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Chapter 5

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April 25

My crew clears the trees for a new logging road up a steep hillside. We try to keep the swath narrow to minimize the impact on the surrounding forest.

Sweeping in off the Sea of Japan, a strong storm pelts the mountains. While we hunker in our trucks to wait it out, Dad asks, “How’s it going with the Shibasaki girl?”

Odd. He doesn’t ask things like that unless something’s wrong. “N-nothing to talk about.”

He chuckles. “Got the cold shoulder?”

“I th-think we were used for the balm.”

“Likely. Their kindness dried up after we refused to share the recipe.”

“T-tanaka said his mother heard the g-girl turned down another candidate after the second meeting. Sh-she’s hunting for some daydream.”

That brings a laugh from him. “So you were interested in her. Good thing you escaped.”

“Wh-why do you say it like that?”

“Her dad asked for your omiai portfolio. Something didn’t seem right, but your mother made one in record time. We’ve heard nothing since.”

With a raised eyebrow, I list off the faults. “W-we’re not rich and we have n-no college education.” My speech impediment can be assumed too.

“Exactly. They should already be aware of that.”

Cracking echoes from up the hill, though it’s not thunder as the rain torrent continues. “You get the truck behind us, I’ll get Uehara’s.” Time for the Ohno men to earn the hazard pay Dad negotiated in secret with the boss.

Turning in the seat, I focus on my target, gathering ki as the sound of the trees breaking resembles cannons firing. When the trunks near us collapse, a magical shield forms around the Kusakabe’s cab. My co-worker’s eyes go wide, seeing the magic for the first time. Then I protect myself. There’s not energy enough to spare for our cab, because this’ll likely take several applications.

The old cedars crash down, sending a shudder through me as a tree hits the rear of our truck, bouncing me into the roof and dissipating my protection. Re-establishing my shield costs precious energy. Mud covers the base of the trucks while we sink into the melting ground, becoming part of the flow. The unsettled ground tosses the logger, forcing us to expend as much ki to protect ourselves as we do for our friends. In the landslide branches sheer off the once beautiful trees, leaving the trunks as rams battering everything in their way. Kusakabe screams something out his window I can’t hear over the mad flood’s roar. But he points out the path of least resistance.

“Shit. Cliff!” Dad doesn’t often swear, but his expression mirrors my thoughts. “We’re the stopgap, Son.”

“I kn-know.”

All three logging trucks enter free fall. Rotating, the cab drags along our floating bodies. Just as we spend our available ki to reinforce the protection, our truck slams down. Using up one of my shields, my spine hits the steering wheel. The avalanche of debris covers us, while my dad slaps my leg, sending ki flowing into my reservoir.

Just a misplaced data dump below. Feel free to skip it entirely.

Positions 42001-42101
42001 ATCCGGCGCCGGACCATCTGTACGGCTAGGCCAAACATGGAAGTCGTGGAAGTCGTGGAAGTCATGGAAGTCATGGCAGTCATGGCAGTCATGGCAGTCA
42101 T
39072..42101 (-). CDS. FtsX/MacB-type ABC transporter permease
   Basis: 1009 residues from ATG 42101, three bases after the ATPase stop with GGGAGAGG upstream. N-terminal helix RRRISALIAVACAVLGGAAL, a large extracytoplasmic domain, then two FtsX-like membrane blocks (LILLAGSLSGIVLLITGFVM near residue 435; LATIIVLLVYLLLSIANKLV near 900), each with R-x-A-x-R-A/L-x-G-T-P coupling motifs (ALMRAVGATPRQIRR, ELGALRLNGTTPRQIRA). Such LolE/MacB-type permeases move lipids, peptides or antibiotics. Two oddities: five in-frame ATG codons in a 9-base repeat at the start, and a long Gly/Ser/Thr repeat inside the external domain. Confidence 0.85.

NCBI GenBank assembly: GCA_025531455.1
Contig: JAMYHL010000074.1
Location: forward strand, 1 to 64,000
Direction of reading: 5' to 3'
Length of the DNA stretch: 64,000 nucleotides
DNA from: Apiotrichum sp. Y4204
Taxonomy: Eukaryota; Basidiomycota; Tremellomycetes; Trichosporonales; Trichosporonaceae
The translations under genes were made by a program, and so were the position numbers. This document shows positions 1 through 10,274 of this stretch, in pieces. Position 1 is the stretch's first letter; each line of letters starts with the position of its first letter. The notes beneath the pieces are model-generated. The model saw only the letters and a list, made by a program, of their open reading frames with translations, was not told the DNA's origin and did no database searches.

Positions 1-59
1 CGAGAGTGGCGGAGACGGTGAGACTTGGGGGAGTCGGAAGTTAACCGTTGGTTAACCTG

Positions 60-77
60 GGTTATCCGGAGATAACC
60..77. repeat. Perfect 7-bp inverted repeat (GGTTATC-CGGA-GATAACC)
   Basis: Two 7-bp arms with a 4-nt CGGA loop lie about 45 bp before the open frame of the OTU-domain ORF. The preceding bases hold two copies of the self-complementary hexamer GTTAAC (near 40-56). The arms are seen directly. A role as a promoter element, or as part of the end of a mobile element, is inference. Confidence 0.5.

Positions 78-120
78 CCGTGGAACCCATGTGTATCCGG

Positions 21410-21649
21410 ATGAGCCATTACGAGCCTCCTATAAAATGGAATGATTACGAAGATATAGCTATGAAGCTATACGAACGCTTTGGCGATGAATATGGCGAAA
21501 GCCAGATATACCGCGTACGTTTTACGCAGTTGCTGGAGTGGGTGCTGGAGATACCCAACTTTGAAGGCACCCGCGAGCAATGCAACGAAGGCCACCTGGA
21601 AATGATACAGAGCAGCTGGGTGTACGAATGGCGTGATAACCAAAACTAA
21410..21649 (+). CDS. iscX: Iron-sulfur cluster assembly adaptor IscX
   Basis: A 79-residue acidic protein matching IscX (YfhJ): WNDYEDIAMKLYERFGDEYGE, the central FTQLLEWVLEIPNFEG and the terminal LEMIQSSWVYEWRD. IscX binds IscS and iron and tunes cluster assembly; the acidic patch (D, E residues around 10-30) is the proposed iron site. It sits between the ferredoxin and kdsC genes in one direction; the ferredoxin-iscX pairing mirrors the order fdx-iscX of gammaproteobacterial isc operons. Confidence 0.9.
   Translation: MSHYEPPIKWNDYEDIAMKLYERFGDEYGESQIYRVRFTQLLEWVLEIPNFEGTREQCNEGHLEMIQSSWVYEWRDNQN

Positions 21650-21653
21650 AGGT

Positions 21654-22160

Don’t you dare give me your last ki! I try to reject it, but his will is stronger. Then his grip slackens. Grappling to avoid crushing him jerks my arm out of the socket. I only know because my shoulder doesn’t react as it should.

Two pops of the shields in my periphery senses tell me the others are unprotected. But, I can’t find them. I curl around Dad, using my body as a buffer while I raise one last magical barrier.

Smashing through our cab’s windshield, a tree spear narrowly misses us, forcing me to expand the shield. That should give us a little more oxygen as the mud floods in. Despite knowing the necessity to breathe slow, my pulse races, and my breaths come ragged.

We’ve stopped moving, but I’ve already got a headache. Not good. Utilizing painful circus contortions to turn in the crowded space, I start digging. We need fresh air soon. When the window handle is revealed, I roll it down. Bless Dad’s foresight to insist on manual windows for the loggers. They provide the opening we need. With pain kicking in, I wince as I grab Dad’s hand. Forcing myself to hold on with my bad arm, I use my good one to pull against the remainder of the cab, hoisting us out.

Then I spot two lumps in the valley’s basin--our co-workers’ trucks. Within moments, the other loggers tunnel their way out. The joy is short-lived because the look on Uehara’s face makes my head hang. We weren’t enough.

If Kusakabe hadn’t radioed when we slid down the hill, the company wouldn’t know our emergency. Dad’s in rough shape with a weak pulse. Pouring ki into him, I hope to keep his temperature up in the downpour. My shoulder aches with every shiver.

It takes the rescue crew an hour to reach us in the driving rain. Never have I been so glad to see the teams in their multi-colored waterproof gear.

From the hospital, I make the dreaded call. “M-mom?”

“Yasu? What’s wrong?”

“Th-there was a mudslide.” As she sobs, words have to be pushed from my numb mouth. “H-he’s alive but in bad shape.” I hear a thunk on the floor, her sniffling assures she didn’t faint. “W-we’re at the university hospital. C-can you meet us?”

Her choked, “Yes,” makes my throat tighten too. She asks, “Are you ok?”

Instead of answering, I request one more favor. “W-will you make sure someone is th-there for Kobayashi-san?”

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